The Department of Recreation and Leisure Studies is a division of the Faculty of Health
Canada has become a world leader in measuring wellbeing with the launch of a new comprehensive composite index set to challenge the gross domestic product (GDP) as the sole measure of our country's progress, says the Honourable Roy Romanow, advisory board chair for the Canadian Index of Wellbeing (CIW), located at the University of Waterloo.
The CIW today is releasing a comprehensive composite index designed by an interdisciplinary team of accomplished Canadian and international experts to measure the overall wellbeing of Canada. It shows that Canadians' quality of life hasn't improved at anywhere near the pace of economic growth as measured by GDP.
"Since 1994, the starting point for the CIW, Canada's wellbeing has seen an overall improvement of 11 per cent - paling in comparison to the 31 per cent growth in the country's GDP over that same time frame," says Romanow.
"The CIW shows us what GDP cannot: our country is not reaping all of the benefits of our economic growth. Our quality of life has actually gone down in areas such as the environment, leisure and culture, and time use, with only modest gains in health. And even in areas where growth has been robust, our research shows that it was the top 20 per cent that received the lion's share of rising income and wealth during the boom years, while the gap down to the bottom 20 per cent grew even larger. That's the Canadian reality."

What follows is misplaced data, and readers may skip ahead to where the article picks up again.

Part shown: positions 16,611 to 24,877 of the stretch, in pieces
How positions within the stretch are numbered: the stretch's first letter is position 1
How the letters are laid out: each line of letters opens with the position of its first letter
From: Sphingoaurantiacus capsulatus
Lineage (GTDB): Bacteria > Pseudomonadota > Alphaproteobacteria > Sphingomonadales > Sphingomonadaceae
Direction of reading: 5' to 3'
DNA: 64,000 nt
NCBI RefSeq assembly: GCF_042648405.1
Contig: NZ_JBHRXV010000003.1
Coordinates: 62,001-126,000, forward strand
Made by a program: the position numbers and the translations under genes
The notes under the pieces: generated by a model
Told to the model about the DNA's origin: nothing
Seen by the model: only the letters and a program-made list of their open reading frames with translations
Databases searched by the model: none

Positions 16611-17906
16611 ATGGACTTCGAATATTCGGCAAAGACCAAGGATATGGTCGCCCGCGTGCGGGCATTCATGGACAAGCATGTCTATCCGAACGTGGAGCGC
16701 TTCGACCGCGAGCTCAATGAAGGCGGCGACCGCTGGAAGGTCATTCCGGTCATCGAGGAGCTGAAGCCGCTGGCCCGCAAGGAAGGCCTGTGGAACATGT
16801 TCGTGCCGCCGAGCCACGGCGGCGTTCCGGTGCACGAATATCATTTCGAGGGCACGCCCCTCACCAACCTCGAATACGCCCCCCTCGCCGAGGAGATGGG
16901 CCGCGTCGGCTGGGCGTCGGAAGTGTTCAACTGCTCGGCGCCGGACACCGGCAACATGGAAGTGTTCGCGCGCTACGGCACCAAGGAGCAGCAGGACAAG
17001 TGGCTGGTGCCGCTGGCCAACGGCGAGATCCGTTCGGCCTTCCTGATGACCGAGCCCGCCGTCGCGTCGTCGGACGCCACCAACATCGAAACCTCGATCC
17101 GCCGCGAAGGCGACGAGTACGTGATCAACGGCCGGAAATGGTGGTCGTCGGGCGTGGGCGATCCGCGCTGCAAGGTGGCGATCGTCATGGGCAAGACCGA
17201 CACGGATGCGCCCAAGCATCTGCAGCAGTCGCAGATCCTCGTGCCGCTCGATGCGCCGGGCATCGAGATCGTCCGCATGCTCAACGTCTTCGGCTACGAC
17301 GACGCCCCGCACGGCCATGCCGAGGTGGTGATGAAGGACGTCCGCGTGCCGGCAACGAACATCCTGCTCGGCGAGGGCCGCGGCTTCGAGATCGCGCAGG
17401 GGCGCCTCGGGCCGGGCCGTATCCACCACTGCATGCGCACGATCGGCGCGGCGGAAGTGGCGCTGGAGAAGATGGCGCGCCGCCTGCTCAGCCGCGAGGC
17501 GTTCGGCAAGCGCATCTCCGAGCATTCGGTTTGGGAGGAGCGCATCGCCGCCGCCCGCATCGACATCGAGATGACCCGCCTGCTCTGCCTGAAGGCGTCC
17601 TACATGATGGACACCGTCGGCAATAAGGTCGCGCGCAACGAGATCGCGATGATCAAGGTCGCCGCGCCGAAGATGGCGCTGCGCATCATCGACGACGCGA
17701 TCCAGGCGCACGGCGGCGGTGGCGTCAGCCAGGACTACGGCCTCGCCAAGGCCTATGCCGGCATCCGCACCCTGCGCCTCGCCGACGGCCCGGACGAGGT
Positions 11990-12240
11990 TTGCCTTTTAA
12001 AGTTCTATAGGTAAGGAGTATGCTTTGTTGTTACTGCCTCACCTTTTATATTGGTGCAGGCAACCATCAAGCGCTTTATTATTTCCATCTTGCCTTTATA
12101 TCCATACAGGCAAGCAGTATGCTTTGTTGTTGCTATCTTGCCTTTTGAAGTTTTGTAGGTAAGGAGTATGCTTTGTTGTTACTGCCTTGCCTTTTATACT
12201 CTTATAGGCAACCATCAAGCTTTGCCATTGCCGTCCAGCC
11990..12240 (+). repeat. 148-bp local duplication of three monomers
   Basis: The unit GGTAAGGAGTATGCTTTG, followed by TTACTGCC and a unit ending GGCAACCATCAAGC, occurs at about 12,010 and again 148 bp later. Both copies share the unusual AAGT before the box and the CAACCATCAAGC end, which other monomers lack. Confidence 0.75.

Seen as a global leader by the Organization for Economic Co-operation and Development (OECD), the CIW composite index is based on 64 separate indicators in eight interconnected categories, built to reflect real Canadian life.
"This may well be a defining moment in our new economic reality," says CIW deputy chair, the Honourable Monique Bégin. "By providing an accurate snapshot of how Canada's wellbeing is faring over time, the CIW gives us the tools we need to hold governments accountable for their actions and decisions - so that our quality of life grows along with GDP."
Located in Waterloo's Faculty of Applied Health Sciences, the CIW provides an opportunity to bring together experts in all aspects of wellbeing. The faculty has been an international leader for over 40 years in research related to promoting health and optimizing quality of life.
"This is an exciting first step toward a better understanding of the complexity of our wellbeing," says Bryan Smale, professor in the faculty of applied health sciences and director of the CIW. "The reports we will be generating in the coming years will drive the conversation leading to real social change that will enhance Canadian lives."
Today's release of the CIW puts Canada ahead of France and the U.K., countries also on their way to developing a similar index.
To learn more about the CIW visit Canadian Index of Wellbeing.